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About the Author

Cliff Holste is Supply Chain Digest's Material Handling Editor. With more than 30 years experience in designing and implementing material handling and order picking systems in distribution, Holste has worked with dozens of large and smaller companies to improve distribution performance.

Logistics News

By Cliff Holste

July 31, 2013

Improving Core DC Operations Yields Long-Term Performance Benefits

A Comprehensive Improvement Strategy Applied To Core Operations Will Reduce System Losses

Holste Says:

Companies looking to improve their core operations should analyze which ones are in need of a tune-up and focus on those initially.
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Previous Columns by Cliff Holste

Sorting It Out: Achieving Sortation System Success

Sorting It Out: Optimizing System Performance

Sorting It Out: Shippers Looking For Small Footprint, High Density Storage & Picking Solutions

Sorting It Out: Shippers Searching For More Flexible, Adaptable, Scalable & Cost Effective Solutions

Sorting It Out: Ten Factors Driving Small Parcel Shipping Volume


At some point in the growth and evolution of the typical order fulfillment DC, no matter how well managed the operations are small inefficiencies begin to build-in. Like a thief in the night, they go unnoticed by supervisors and associates. Over time the accumulated affect degrades throughput capacity, lowers productivity and reduces margin.

Management can guard against this type of transparent loss by implementing a continuous improvement program that is focused on core operations such as, Receiving, Putaway, Storage, Picking and Shipping. This is not to suggest that value added services (VAS) should be ignored. However, customer specific VAS is often a relatively short-term setup and closely supervised. Whereas, core operation are on-going and tend to be taken for granted.

DCs that are shipping 10,000 or more cases per day are at a high risk of - ‘bleeding to death from a 1,000 pin pricks’. A continuous improvement strategy helps maintain operational efficiency.

Based on interviews with logistics executives and DC operations managers, we have assembled the following suggestion for preventing core operations from degrading:

  • Doing SKU and activity profiling annually can often show important changes in the business, and support improvements in layout, slotting, software configuration, and other processes.

  • If you are still using a spreadsheet-based warehouse inventory monitoring system, look hard at a plan to migrate to a Warehouse Management System (WMS). Deploying a WMS may be the single most important tool capable of providing measurable gains across all of the core operations.

  • Develop an in-house preventative maintenance program. Make sure that qualified maintenance personnel are available for all shifts and they can quickly respond to trouble spots. Electronic systems are available that can send out alert messages whenever a fault occurs.

  • Develop a comprehensive employee training program to allow for a more agile operation. By cross-training your employees in multiple disciplines, you will be better able to respond to peak throughput periods.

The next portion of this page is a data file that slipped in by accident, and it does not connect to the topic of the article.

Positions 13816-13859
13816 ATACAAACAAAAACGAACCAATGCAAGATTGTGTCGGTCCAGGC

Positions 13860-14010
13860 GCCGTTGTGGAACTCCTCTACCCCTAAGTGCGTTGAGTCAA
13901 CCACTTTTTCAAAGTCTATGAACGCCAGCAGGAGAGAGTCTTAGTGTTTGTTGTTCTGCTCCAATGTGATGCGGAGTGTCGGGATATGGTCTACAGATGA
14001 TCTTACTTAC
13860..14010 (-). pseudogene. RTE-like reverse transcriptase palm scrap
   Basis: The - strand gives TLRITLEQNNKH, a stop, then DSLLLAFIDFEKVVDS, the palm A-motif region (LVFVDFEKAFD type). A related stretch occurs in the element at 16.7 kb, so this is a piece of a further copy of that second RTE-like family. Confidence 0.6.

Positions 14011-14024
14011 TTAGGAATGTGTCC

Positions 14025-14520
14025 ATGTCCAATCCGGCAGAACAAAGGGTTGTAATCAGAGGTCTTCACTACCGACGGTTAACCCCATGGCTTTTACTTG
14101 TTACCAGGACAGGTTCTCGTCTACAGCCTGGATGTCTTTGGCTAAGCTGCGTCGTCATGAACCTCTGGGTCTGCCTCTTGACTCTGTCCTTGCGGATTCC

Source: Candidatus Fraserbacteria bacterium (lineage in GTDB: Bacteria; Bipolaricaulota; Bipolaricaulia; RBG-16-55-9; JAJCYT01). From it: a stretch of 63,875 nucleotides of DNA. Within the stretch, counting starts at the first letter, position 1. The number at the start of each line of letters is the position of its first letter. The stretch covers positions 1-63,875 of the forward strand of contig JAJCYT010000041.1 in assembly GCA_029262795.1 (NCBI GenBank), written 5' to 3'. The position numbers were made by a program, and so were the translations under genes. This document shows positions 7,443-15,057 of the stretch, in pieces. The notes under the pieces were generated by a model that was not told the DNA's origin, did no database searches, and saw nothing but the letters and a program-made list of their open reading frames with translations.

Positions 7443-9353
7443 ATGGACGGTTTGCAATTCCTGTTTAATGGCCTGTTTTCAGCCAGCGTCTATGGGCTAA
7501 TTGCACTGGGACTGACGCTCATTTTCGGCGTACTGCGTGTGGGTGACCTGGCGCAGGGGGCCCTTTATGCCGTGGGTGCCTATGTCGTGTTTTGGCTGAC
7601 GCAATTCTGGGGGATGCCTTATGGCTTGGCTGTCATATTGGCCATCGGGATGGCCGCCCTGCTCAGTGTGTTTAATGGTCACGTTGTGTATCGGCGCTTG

• Make rapid customer order processing a top priority. Best-in-class operations fulfill and ship customer orders typically in less than 24 hrs.

  • Focus on enhancing visibility to support better communications up and down the supply chain. Provide a company-wide view of real-time performance data, such as: on-hand inventory levels; status of vendor backorder SKU’s; individual customer order shipping status; labor productivity status; etc. This can be accomplished by deploying a Warehouse Control System (WCS) that can be accessed via the internet.

  • Upgrade your current WMS if older than 5 years. Companies operating an older WMS often do not know what functionality they are missing out on that could drive improved throughput and productivity or enable more efficient support for seasonal fluctuations or customer demands for VAS.

  • Consider upgrading to Multi-Modal technologies (search SCD for articles on this topic)

  • Evaluate emerging best practices for automation. Material handling providers are constantly introducing new technologies, system designs, equipment, controls and software that enhance the performance of DC core operations. You can learn about the new advancements by searching Supply Chain Digest for automation topics, and by attending industry related trade shows and conferences throughout the year.

  • Pay close attention to workplace safety issues. This will improve employee morale and productivity while lowering the cost of insurance premiums.

Final Thoughts

Companies looking to improve their core operations should analyze which ones are in need of a tune-up and focus on those initially. However, given how scarce internal resources can be, it may be more expedient to have an independent industry professional perform an evaluation of core operations. Of course, the value received depends on whether or not the company is ready to move forward with the recommended changes.

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